St Austell Community Unites to Celebrate Town Centre Renaissance Driven by Townscape Heritage Scheme

The St Austell community came together on Saturday (June 24) during the town’s annual Garden Festival to commemorate the momentous completion of St Austell’s Townscape Heritage Scheme. This remarkable five-year project aimed to transform the town, benefiting residents, visitors, and the local economy.

The £1.5 million initiative, generously funded by the National Lottery, was led by Cornwall Council in collaboration with St Austell Town Council and St Austell BID. Its primary focus was the repair and regeneration of historical buildings and public spaces within St Austell’s conservation area. The notable accomplishments include:

  • The meticulous restoration of St Austell’s Grade II listed 1844 Market House, which has been ingeniously repurposed into a thriving community space, now home to local independent businesses.
  • The revival of shopfront façades and signs through the skillful application of handmade botanical ceramic tiles, alongside bespoke ceramic murals that have garnered acclaim in the 2023 Cornwall Buildings Group Awards.
  • The rejuvenation of the Trinity Centre, which has been transformed into a multifunctional hub for the local community, providing meeting and training rooms, with an eagerly anticipated café opening soon.
  • The restoration of the historic marble drinking-water fountain at Holy Trinity Church, dating back to 1890, complemented by the addition of a new water refill point.

The delivery of much-needed improvements to revitalize St Austell’s town centre received overwhelming positive feedback from residents and stakeholders. An extensive independent evaluation report conducted earlier this year commended the investment in the town and its significant impact on enhancing the appeal of the town centre conservation area, attracting both visitors and investors. These achievements were made possible through the Townscape Heritage Scheme, which commenced in 2018 and aimed to inspire enduring positive change.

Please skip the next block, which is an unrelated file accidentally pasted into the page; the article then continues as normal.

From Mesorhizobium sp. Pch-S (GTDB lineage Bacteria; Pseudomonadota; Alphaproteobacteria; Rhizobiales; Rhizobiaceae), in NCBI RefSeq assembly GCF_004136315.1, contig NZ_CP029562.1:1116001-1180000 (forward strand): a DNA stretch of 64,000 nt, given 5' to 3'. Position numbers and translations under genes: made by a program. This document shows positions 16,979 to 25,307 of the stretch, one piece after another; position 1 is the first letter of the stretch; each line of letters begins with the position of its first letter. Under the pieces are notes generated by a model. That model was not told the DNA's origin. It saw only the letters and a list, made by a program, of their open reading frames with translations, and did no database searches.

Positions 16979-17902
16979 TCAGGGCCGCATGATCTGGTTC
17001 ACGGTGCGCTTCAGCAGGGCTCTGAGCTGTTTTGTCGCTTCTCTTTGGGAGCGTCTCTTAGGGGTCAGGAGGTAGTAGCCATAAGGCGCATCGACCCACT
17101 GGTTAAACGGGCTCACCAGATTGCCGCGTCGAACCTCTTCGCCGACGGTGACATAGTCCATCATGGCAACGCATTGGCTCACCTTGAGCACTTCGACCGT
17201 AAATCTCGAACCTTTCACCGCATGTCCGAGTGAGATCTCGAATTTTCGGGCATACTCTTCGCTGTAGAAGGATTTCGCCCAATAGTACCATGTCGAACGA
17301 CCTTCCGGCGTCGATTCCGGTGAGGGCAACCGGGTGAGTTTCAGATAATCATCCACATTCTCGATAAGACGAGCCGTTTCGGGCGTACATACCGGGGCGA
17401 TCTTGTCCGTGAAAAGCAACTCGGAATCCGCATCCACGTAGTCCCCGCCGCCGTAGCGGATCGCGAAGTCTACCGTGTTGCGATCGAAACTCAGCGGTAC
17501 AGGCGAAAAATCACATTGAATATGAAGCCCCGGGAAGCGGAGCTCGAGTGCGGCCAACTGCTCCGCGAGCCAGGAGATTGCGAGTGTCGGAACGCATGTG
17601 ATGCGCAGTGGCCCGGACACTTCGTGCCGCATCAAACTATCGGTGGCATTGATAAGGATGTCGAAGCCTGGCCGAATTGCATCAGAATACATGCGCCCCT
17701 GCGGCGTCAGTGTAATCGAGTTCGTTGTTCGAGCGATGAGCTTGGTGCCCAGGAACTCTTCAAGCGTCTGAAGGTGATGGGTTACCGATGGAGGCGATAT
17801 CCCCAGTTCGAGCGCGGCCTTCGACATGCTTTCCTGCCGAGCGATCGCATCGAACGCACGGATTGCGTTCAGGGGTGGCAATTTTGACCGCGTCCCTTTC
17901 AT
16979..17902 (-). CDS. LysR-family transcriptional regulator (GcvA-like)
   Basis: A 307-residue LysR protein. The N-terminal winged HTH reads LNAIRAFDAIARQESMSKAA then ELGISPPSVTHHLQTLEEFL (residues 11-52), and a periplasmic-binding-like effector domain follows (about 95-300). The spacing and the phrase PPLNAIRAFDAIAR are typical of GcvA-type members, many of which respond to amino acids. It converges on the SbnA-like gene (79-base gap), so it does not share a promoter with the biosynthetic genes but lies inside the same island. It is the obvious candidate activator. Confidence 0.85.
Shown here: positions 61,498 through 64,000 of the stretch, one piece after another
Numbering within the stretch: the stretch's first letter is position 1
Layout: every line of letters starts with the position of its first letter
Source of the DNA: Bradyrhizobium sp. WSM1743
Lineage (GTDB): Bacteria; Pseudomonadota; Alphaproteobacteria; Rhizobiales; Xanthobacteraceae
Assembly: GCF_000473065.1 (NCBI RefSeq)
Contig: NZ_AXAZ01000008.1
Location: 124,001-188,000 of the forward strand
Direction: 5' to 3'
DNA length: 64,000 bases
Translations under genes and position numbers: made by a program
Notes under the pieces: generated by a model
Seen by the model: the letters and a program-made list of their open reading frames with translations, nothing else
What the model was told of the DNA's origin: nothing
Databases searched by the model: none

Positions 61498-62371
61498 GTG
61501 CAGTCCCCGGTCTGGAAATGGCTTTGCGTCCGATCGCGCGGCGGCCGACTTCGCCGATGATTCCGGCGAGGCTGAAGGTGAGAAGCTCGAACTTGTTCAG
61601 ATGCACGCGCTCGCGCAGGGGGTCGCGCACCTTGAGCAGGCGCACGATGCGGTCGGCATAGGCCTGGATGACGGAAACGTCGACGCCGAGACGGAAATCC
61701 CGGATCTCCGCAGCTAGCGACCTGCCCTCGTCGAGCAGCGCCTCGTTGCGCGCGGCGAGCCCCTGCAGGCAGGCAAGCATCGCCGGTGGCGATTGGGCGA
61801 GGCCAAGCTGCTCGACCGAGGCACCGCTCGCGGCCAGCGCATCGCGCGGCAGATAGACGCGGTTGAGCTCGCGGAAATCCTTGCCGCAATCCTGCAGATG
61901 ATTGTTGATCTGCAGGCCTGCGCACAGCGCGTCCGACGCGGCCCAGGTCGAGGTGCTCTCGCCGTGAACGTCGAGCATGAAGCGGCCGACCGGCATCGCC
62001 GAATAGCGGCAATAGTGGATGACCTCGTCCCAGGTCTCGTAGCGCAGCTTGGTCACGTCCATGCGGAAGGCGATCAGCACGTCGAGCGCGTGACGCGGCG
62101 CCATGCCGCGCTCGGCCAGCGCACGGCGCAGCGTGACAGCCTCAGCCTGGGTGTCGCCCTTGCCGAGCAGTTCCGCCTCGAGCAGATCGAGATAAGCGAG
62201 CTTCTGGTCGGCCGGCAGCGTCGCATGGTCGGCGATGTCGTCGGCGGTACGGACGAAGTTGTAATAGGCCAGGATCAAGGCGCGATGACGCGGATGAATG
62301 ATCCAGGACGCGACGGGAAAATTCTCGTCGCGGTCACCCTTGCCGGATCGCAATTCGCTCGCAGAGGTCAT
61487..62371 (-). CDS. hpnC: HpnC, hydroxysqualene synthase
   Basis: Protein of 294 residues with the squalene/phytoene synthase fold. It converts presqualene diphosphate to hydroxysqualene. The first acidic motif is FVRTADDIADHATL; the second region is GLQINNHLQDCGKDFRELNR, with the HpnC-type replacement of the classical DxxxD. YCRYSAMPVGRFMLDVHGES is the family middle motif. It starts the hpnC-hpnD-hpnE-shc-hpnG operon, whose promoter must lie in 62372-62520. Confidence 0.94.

The scheme successfully revitalized 12 historic buildings across the town, employing local artists and employing traditional, high-quality restoration techniques. This meticulous approach breathed new life into shopfronts, reinstated missing architectural details, and revitalized signage. Additionally, the project facilitated the creation of new community spaces, recreational areas, workspaces, and improved accessibility to public spaces.

Louis Gardner, Cornwall Council cabinet portfolio holder for the economy, emphasized the invaluable role of community involvement and collaboration with local stakeholders in the rejuvenation of public areas and the restoration of dormant or underutilized buildings. The Townscape Heritage scheme’s undeniable impact on the town centre’s appearance, its increased allure for visitors and potential investors, and its alignment with other local initiatives for the betterment of the town centre environment and economy were cause for celebration.

Anne Double, Cornwall Councillor for St Austell Central and Gover, Strategic Partnership Group and Grants Panel Member, expressed her satisfaction with the visible improvements brought about by the Townscape Heritage Scheme, stating that it had significantly enhanced parts of the high street. By revitalizing and enhancing these historical buildings, the town has experienced a renaissance, gaining momentum with new innovative projects on the horizon.